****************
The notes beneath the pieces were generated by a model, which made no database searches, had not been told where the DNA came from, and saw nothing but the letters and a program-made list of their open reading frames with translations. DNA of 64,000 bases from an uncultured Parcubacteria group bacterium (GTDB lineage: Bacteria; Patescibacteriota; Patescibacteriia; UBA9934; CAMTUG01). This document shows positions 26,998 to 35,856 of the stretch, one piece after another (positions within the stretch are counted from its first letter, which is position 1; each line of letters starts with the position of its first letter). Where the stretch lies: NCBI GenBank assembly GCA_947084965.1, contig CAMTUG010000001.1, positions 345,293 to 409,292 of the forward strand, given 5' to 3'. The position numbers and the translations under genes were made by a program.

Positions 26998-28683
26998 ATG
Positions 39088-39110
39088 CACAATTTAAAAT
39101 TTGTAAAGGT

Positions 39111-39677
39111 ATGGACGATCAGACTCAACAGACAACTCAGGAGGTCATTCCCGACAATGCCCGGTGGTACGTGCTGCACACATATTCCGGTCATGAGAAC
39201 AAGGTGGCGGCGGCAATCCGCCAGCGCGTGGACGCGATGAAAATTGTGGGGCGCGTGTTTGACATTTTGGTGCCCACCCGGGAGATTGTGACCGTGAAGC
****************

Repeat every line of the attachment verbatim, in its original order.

The notes beneath the pieces were generated by a model, which made no database searches, had not been told where the DNA came from, and saw nothing but the letters and a program-made list of their open reading frames with translations. DNA of 64,000 bases from an uncultured Parcubacteria group bacterium (GTDB lineage: Bacteria; Patescibacteriota; Patescibacteriia; UBA9934; CAMTUG01). This document shows positions 26,998 to 35,856 of the stretch, one piece after another (positions within the stretch are counted from its first letter, which is position 1; each line of letters starts with the position of its first letter). Where the stretch lies: NCBI GenBank assembly GCA_947084965.1, contig CAMTUG010000001.1, positions 345,293 to 409,292 of the forward strand, given 5' to 3'. The position numbers and the translations under genes were made by a program.

Positions 26998-28683
26998 ATG
Positions 39088-39110
39088 CACAATTTAAAAT
39101 TTGTAAAGGT

Positions 39111-39677
39111 ATGGACGATCAGACTCAACAGACAACTCAGGAGGTCATTCCCGACAATGCCCGGTGGTACGTGCTGCACACATATTCCGGTCATGAGAAC
39201 AAGGTGGCGGCGGCAATCCGCCAGCGCGTGGACGCGATGAAAATTGTGGGGCGCGTGTTTGACATTTTGGTGCCCACCCGGGAGATTGTGACCGTGAAGC